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CSShark - Basic CSS Syntax
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The Basics

The Syntax

A stylesheet consists of one or more rules that describe how document elements should be displayed.

A rule in CSS has two parts: the selector and the declaration:

There are three types of elements that a CSS selector can be applied to:

H1 {font-size: 1.8em;}

This expression is a rule and consists of a selector and the declaration, and the rule says:
Every H1 tag in this HTML document has to be of a font-size of 1.8em.

Redefining HTML tags

The big advantage with CSS is that you can create your 'own' tags by creating classes. That does not mean that you have to.... in most cases, redefining the HTML tags like BODY, P, STRONG etc makes things easier, more logical and leaner.

Note: by redefining the original structural HTML tags you keep the structure of a document, while you change the presentation to your liking.

That means, if your document comes across a device or browser that can't do CSS, but HTML, then the structure of the document makes it still usable, accessible and readable, only the colors and styles are gone.

On the other hand, if you re-invent the wheel and style your document exclusively with <div>s and <span>s you do *not* take advantage of the very idea of CSS. Also you render your document useless in any browser/device that doesn't do CSS.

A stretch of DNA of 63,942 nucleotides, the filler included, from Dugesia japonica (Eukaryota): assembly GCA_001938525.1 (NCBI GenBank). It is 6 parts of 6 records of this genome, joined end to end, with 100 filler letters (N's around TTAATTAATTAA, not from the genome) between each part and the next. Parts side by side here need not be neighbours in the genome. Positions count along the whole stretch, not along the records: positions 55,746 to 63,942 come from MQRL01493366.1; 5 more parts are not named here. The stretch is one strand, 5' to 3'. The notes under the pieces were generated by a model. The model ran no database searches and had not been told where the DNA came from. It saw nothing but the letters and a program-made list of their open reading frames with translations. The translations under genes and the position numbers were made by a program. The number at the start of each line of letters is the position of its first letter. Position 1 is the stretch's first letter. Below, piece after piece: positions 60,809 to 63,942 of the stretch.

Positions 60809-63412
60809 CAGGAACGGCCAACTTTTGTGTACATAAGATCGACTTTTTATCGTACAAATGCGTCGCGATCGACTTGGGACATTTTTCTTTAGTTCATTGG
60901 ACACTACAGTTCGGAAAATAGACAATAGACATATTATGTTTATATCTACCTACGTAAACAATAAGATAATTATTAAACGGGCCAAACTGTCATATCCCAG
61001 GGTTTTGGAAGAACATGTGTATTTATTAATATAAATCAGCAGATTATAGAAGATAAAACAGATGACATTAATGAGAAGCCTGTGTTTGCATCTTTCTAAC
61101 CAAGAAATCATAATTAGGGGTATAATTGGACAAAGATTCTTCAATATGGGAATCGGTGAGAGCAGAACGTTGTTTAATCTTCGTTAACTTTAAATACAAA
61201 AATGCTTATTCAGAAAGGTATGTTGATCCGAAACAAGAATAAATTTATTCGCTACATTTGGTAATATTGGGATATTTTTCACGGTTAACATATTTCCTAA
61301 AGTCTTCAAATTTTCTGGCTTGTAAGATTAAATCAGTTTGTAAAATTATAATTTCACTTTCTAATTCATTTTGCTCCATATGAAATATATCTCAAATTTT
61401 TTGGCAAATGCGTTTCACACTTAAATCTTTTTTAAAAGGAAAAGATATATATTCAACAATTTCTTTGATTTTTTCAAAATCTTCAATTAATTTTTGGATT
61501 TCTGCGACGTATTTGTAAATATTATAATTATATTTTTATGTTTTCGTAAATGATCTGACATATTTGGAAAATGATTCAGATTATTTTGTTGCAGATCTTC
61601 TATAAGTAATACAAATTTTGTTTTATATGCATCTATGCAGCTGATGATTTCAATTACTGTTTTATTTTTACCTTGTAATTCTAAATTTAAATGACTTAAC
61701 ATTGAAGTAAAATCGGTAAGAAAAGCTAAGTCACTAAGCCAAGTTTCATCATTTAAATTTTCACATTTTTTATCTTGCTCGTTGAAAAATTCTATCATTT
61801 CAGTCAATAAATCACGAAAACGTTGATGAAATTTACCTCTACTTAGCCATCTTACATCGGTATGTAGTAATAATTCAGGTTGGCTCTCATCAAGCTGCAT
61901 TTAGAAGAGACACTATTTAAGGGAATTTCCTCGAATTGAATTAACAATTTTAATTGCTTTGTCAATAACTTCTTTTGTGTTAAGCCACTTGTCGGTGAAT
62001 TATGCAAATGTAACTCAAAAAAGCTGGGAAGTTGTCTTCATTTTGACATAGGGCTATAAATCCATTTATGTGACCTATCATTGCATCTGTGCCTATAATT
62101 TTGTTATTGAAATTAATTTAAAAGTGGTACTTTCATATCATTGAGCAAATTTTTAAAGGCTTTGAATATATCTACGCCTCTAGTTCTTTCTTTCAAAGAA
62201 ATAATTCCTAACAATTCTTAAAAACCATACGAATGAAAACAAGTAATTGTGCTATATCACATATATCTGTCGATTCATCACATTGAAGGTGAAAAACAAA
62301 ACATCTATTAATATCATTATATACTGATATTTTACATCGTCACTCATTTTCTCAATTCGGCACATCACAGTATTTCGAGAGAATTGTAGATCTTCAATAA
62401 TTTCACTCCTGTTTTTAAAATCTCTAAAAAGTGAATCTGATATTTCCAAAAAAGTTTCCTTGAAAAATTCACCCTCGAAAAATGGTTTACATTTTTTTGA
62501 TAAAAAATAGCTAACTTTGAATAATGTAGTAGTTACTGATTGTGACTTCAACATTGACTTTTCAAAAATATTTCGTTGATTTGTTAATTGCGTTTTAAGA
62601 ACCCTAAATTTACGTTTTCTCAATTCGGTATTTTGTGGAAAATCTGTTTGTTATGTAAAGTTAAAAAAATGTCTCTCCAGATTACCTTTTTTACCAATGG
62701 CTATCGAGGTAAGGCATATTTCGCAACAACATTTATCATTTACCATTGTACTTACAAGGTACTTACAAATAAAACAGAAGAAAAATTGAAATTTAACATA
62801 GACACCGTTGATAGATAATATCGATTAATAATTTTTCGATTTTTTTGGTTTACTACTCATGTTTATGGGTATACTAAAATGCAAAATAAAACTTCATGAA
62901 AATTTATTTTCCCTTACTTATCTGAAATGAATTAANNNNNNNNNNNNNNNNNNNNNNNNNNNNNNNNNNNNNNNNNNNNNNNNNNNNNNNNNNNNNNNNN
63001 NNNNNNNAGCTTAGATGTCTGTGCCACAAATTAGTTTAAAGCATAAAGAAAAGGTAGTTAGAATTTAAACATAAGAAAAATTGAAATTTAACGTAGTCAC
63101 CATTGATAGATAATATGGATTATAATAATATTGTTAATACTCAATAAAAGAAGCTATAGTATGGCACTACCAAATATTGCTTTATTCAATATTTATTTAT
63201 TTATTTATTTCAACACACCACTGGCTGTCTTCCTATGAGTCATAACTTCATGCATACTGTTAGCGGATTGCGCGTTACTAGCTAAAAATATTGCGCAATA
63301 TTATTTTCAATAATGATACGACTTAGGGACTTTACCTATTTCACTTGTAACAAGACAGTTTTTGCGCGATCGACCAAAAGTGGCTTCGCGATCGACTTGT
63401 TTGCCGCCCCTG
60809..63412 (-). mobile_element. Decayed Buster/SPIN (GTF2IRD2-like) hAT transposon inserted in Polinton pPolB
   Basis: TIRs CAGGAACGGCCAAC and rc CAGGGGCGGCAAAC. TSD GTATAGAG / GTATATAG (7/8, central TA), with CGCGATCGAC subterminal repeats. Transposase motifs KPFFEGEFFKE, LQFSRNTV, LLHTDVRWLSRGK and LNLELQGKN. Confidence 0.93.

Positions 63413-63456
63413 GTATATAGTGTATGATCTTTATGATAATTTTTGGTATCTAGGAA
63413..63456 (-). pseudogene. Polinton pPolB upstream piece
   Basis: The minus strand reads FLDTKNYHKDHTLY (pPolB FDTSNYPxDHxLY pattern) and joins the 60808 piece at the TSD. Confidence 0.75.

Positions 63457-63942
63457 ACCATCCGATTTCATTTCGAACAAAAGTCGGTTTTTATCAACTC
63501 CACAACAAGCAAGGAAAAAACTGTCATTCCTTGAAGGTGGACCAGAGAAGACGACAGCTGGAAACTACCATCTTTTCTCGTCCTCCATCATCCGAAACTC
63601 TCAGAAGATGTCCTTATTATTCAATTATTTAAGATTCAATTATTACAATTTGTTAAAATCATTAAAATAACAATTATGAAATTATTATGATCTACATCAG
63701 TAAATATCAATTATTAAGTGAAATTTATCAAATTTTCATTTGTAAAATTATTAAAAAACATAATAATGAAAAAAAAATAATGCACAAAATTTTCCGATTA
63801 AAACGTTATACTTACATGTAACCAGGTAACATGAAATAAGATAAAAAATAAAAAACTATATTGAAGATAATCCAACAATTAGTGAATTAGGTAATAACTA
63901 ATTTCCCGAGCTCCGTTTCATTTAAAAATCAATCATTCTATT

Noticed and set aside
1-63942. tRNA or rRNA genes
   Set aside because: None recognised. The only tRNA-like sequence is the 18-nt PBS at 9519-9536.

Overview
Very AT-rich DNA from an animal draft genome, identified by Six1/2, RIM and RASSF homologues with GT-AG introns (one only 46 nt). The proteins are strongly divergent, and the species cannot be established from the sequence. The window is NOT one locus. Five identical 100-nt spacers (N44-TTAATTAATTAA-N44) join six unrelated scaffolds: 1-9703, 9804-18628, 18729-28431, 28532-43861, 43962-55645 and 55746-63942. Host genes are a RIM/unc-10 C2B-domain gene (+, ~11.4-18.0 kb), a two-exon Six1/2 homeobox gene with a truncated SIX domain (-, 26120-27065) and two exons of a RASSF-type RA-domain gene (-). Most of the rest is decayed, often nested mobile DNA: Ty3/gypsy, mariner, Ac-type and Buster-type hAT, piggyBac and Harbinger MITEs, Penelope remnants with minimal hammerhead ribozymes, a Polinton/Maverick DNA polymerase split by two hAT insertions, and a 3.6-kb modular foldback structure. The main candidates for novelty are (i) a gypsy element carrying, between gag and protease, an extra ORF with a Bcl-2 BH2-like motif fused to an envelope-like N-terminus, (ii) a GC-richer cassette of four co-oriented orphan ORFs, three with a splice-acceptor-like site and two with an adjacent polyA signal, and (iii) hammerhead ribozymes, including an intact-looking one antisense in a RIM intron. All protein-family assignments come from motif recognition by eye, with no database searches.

If I imagine that one uses HTML for presentation and a bit of CSS for mark-up, then this would constitute for "the worst of both worlds"

Let's get back to the rule:

H1 {font-size: 1.8em;}

This whole expression is a rule. This rule says: Every HTML H1 tag in this document has to be of a font-size of 1.8em.

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Now let's take a look at the different parts of this rule:

H1 This is the Selector.

{} everything within these brackets is the declaration.

font-size: this is a property.

1.8em; is the value of the property.

It is a good idea to always 'close' a value with the semicolon. According to the specification, you can leave the last value open, but I found that by repeatedly adding and deleting properties there is a good chance that you forget to add the semicolon, and this gives you a wonderful session in debugging.

We have the font-size declared, but now we want to change the color of all the text in that document to be dark blue. That includes lists, headers, simple text, and even the text in the odd table cell.

There are a few ways to achieve this. The most elegant would be

BODY {color: #000088;}

A modern browser interprets that rule as: Everything in this document has the color #000088, with the exception of the background(s). The cascading effect of inheritance colors borders, text, headers in this color, as long as there is no other color specified.

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Some older browsers do have difficulties with inheritance. Therefore you have to exactly specify what the selectors are that you want to have this color:

BODY, P, H1, H2, H3, H4, H5, H6, TD, DIV, OL, UL, DL {
font-family: Verdana, Geneva, Arial, Helvetica, sans-serif;
background: #FFFFFF;
color: #000088;

Now we have grouped several selectors, and several declarations. Compared to an old-fashioned HTML document, we have saved tons of deprecated font-tags. Changing the font-family or the color is now a matter of minutes - site wide.

Since HTML tags have inherent properties it makes sense to redefine those tags. Applying CSS this way means that the structure of the document is preserved.

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